Here’s a great video from EESA about the Big Bang (artistically depicted) and what the Hubble Space Telescope shows
“What!—another book about science and the Catholic Church; who needs it?”
That was the question I asked myself as I thought about writing this webbook. A year or so ago I had published an ebook about science and Catholic teaching; “Science versus the Church—‘Truth Cannot Contradict Truth’”. I wrote it to demonstrate that there was no conflict between what science truly told us about the world and Catholic teaching. A few months after that, a very fine book (hard-copy) “Particles of Faith” by Stacey Trasancos came out, with the same goal and theme. And some 14 years ago, a classic work by Stephen Barr, “Modern Physics and Ancient Faith” had appeared, to mention just a few titles.
Well, here was the problem: I had taught several adult education courses on science and Catholic teaching for the Diocese of Harrisburg and had given talks locally about the subject. A great difficulty in this enterprise was that some students, adults, lacked the basic scientific knowledge needed to engage meaningfully with the proponents of “scientism” (the atheology that says science explains everything we need to know about the world); and I didn’t have the skill to impart these basics in the limited course time available. This lack was not only a concern for me, but is general, according to this headline in the U.S. Catholic, “Should Catholics get an F in science?”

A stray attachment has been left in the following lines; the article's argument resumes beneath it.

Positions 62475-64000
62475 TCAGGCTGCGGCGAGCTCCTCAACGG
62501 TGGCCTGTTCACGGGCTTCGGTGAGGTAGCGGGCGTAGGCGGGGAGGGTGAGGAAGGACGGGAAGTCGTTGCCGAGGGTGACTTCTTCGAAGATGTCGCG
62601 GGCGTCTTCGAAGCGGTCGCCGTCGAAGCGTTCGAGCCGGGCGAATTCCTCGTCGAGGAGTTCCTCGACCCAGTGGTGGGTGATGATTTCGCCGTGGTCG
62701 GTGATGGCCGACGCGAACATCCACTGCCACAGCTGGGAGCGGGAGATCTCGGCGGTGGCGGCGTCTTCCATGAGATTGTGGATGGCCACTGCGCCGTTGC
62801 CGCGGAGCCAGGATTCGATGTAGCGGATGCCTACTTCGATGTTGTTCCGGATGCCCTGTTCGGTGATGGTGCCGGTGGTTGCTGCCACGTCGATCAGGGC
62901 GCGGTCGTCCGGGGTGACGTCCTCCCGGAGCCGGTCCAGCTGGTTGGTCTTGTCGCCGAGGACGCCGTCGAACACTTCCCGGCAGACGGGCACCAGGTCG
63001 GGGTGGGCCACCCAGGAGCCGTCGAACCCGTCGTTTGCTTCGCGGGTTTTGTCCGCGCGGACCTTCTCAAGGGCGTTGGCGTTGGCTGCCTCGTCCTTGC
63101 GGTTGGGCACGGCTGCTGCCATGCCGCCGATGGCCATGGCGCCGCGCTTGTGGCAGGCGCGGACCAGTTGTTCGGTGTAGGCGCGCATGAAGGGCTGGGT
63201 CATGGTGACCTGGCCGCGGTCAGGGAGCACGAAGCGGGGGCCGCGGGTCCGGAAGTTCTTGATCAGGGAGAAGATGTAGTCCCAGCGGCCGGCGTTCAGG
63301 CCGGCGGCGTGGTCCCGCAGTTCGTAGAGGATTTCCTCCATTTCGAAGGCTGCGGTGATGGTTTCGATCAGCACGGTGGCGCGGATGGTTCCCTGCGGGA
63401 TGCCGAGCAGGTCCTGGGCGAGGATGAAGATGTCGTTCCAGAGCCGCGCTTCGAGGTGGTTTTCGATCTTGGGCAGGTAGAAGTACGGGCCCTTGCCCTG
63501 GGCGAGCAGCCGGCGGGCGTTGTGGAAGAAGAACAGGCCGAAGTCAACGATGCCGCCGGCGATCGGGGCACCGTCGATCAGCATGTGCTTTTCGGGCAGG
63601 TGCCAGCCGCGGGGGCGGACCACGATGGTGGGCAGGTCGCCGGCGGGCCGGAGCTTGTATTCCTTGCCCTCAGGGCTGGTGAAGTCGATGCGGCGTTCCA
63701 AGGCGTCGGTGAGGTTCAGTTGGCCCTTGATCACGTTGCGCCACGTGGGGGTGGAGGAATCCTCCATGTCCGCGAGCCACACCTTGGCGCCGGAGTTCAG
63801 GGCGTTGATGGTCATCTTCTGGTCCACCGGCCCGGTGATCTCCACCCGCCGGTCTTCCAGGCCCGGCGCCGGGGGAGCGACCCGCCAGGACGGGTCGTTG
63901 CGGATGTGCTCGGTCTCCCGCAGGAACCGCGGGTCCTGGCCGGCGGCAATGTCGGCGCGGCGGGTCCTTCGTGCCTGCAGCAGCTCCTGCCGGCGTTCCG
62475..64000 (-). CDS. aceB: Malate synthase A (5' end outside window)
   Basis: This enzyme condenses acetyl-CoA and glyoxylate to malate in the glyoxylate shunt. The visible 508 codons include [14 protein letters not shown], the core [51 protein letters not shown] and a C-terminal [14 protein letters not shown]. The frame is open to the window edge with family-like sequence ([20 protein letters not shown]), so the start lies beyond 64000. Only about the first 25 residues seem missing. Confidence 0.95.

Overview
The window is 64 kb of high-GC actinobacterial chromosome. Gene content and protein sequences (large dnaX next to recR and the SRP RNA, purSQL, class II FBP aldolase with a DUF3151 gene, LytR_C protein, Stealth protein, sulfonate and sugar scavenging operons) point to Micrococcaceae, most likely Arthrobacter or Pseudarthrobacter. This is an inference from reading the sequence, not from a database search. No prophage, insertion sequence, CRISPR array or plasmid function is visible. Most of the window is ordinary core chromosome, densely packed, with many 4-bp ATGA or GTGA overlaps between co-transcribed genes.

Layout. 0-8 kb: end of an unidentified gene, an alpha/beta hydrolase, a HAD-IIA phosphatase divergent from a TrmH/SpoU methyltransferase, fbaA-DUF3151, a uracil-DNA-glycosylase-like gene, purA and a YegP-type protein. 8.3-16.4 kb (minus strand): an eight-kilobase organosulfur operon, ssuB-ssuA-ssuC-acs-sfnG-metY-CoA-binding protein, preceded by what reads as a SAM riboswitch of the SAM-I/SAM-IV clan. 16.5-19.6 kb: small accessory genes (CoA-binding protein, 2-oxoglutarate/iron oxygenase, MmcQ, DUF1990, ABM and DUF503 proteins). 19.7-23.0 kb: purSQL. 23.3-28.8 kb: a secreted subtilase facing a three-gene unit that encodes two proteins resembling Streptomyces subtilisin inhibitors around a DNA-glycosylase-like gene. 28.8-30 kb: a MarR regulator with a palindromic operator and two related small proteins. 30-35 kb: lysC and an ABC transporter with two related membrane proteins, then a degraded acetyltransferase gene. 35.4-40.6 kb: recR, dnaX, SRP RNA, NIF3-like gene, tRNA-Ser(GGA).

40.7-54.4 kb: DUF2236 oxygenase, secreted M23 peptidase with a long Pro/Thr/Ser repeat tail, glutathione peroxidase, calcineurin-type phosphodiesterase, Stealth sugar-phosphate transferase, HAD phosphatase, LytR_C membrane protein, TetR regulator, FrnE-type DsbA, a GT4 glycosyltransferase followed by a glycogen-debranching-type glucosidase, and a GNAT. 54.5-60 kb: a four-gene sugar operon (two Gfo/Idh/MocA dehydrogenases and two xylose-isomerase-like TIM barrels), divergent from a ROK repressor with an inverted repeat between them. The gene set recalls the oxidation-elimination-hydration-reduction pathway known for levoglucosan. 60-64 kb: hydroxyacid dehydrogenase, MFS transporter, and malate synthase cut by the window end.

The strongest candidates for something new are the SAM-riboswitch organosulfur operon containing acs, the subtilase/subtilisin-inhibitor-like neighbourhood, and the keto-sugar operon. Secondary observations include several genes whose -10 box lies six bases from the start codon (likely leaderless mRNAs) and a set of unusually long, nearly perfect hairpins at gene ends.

So, my remedy: a book that proposes to give a background in the basic sciences, on a qualitative, pictorial level, to students that will enable them to understand, and when necessary, refute, arguments given by those who proclaim that science explains everything.
I’ve made every effort to avoid complex mathematics and have tried to give explanations that are pictorial, qualitative and down to earth. According to beta-readings of chapters by my wife (who’s a math-phobe), former students, and privileged viewers of my blog, this effort has been successful.
I’ve tried to relate specific areas of Catholic teaching with the appropriate science basics, as shown in the Table of contents. Finally I have tried to show how science, by its very nature, is limited in what it can tell us about the world. It has achieved much to enrich us materially, but as that great philosopher-physicist, Fr. Stanley Jaki, put it so eloquently,
“To answer the question ‘To be, or not to be?’ we cannot turn to a science textbook.”
The mechanics of accessing material are non-traditional. On the menu hit a given button to access a particular essay and you will be linked to that on a separate page. The essays stand independently; you don’t need to read them in a particular order, although I do think reading about “Ways of Knowing” and “The Catholic Church–Midwife to Science” does provide a good foundation for later material.
There are also ways in which you comment on each essay and last, (perhaps, most important?), a way you can help defray the cost of this web-book–for hosting fees and licenses–by contributing.
Thanks, enjoy, learn.